498: Call Me Aspie: The first part of a thousand-page manual

I have Aspergers, and I tend to:

1. Fixate on a certain problem or puzzle, and process this for weeks, if not months, until some part of me reaches a solution. During this time, I may seem frantic, melancholic, elated, discouraged, confused, shattered, and exhausted. As soon as I have a sense of closure, I might feel bewildered and ashamed of my behavior. There will be a brief reprieve, until my brain latches on to another puzzle to solve.
2. Over-process certain events and happenings, particularly exact words used and sentences used by others, as I try to determine the underlying facts and supposed truth. This will reveal itself in multiple questions and inquiry on my part; sometimes the same questions over and over; the repetitive nature is involuntary and necessary, as it brings some relief to the messages circling in my mind. In such cases, it is best for me to confront a person right away and ask a brief question than to burden myself for a day, becoming incapacitated and virtually numb from all the over-thinking about feasible meanings and outcomes. The over-processing can and does burden other people, and leave them questioning their own ability to have patience. I will apologize and mean it, but will not be able to stop the over-processing, even as I am hyper-aware of my behavior and possible consequences based on my actions. Telling me to not over-think is not helpful and not feasible.
3. Lots of giggles. I will appear more childlike than most, and find humor in things that most adults won’t. I find the beauty and fun in many occurrences and statements, and can act a bit immature at times, focusing on little events that make me chuckle. I also will giggle nervously or crack a joke in an attempt to relieve tension and discomfort, even as it might appear nothing was said or done to cause unease. In times of nervousness, particularly when getting to know someone, I will make inappropriate comments, lacking the ability o filter my thoughts and having a desperate compulsive desire to share. On the other hand, others quite enjoy my company, and my smile can be contagious and enlightening. Cherishing the little things does have its benefits; and some will find this behavior refreshing.
4. Over-share. I will share more than most. It is part of who I am. It is difficult for me to determine what is appropriate to share, what is too much to share, and what is enough to share. I like to talk about myself, because I want to be seen and understood. I like to listen about other people, too. But if I am nervous or uncomfortable or preoccupied, these states of being will pull me away from the ability to focus on another. I have to be 100% there to listen to another; and if I cannot be, the attempt to be there seems a waste of time. It is better for me to get everything out and then return to my friend and support them fully when I am able, then to ‘pretend’ to be listening when I am on overload with thoughts. Initially, I might monopolize a conversation or become dumbfounded and not know what to say or how to relate. I survive, in conversation, by analyzing the other participant, and trying to match my style of communication with that person’s style. If I cannot see the person, such as on the phone, I might become nervous and uncomfortable, wondering how the person is reacting to my responses. This is not about people pleasing. But it is about adapting self, so that I do not drive people away with my tendency to over-expose self and trust fully.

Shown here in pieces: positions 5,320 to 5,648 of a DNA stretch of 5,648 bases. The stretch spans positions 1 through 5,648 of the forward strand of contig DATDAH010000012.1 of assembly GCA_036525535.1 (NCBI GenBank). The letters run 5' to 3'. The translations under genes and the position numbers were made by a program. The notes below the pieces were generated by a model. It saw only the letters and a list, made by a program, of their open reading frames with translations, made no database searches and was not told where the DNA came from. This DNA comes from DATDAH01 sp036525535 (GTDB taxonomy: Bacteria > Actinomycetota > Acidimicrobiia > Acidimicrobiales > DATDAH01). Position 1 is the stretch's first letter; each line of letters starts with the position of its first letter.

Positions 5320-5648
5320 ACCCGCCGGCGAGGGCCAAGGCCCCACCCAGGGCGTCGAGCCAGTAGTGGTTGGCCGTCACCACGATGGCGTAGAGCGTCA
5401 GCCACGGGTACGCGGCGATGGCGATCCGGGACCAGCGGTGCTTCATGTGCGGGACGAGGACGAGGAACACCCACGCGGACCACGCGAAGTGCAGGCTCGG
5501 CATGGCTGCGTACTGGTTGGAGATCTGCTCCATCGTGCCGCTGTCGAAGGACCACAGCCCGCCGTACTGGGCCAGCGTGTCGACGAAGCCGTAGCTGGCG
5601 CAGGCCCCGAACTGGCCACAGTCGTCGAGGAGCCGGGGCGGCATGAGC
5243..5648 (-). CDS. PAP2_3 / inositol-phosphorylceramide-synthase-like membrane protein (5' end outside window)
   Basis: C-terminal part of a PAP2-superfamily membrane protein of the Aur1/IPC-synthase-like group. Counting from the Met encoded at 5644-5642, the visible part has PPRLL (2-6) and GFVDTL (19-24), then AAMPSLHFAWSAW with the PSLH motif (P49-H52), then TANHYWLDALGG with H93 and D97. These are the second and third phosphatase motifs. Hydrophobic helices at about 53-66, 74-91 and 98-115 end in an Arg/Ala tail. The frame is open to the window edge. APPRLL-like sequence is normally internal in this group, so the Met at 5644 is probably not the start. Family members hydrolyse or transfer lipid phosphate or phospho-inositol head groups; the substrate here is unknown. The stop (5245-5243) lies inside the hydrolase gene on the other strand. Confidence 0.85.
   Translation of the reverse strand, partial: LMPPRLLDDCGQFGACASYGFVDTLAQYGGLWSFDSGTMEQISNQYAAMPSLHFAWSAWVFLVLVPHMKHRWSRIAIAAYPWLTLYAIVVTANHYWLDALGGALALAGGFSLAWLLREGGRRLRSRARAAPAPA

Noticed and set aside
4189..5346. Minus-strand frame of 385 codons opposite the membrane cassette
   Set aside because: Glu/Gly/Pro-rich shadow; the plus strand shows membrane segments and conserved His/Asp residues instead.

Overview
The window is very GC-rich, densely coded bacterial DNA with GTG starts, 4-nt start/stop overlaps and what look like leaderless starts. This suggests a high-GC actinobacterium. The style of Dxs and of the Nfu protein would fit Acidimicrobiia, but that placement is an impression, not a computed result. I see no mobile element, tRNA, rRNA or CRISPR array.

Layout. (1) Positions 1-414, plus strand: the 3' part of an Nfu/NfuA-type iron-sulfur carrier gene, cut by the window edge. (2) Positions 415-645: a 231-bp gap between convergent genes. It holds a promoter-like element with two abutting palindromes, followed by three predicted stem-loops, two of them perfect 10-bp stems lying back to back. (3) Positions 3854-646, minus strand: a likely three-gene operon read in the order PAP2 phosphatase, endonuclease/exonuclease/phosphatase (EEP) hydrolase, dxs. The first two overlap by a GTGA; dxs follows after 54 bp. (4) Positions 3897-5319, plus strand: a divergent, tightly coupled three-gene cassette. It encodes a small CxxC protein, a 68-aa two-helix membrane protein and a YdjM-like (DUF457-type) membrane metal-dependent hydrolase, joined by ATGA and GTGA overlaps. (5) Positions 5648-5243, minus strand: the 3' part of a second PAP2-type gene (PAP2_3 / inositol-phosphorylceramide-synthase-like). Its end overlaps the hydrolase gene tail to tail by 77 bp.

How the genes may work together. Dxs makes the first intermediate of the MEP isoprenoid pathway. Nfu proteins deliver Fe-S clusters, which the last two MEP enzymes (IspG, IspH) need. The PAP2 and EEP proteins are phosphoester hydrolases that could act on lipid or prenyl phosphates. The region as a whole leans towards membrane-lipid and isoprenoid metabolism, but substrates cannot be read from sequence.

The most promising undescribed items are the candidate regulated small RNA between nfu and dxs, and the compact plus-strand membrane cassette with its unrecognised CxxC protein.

5. Be Emotional. I am triggered a lot. Little things trigger me. A simple word, an expression, a reference, a link to a website, a song, a memory, etc. Because I am easily triggered, I might be very content and happy one minute and then turn morose and in deep reflection the next. These states are generally temporary and I can evaluate the trigger quickly. Once the trigger is noted, I have the capacity to take steps to analyze how to pull myself out of deep contemplation and to alter my state of mind. In other words, with practice and self-awareness, I can quite readily pull myself out of a ‘dark’ emotional state. If the trigger is extreme, I will need to talk and process the event to bring relief. Often a hug or human touch might help from certain people whom I deem safe; other times human touch is the last thing I want and any form of human contact, even attention, will actually cause me to retreat and pull away.
6. Be extremely loyal and honest. I have high integrity. I say what I mean and I mean what I say. I don’t take anything lightly. I have the ability to have fun and be light-hearted and to forget about my intensity, but my integrity and sense of being the best person I can be never falters. I carry extreme guilt if I try to deceive another and can rarely hold anything inside, particularly events that seem to demonstrate a semblance of betrayal or untruth. This inability to hide things can hurt another person without intention. Some things are perhaps better withheld. But secrets and lies eat away at my soul, and I can concentrate little if I feel I am not being transparent and authentic in my dealings with others. In some cases if I kept my mouth shut, I would feasibly come out ahead, with more gained than lost. Opening my mouth is risky, and can often lead to a loss. Regardless, I was born to speak my truth, and have yet to find a way to make this stop.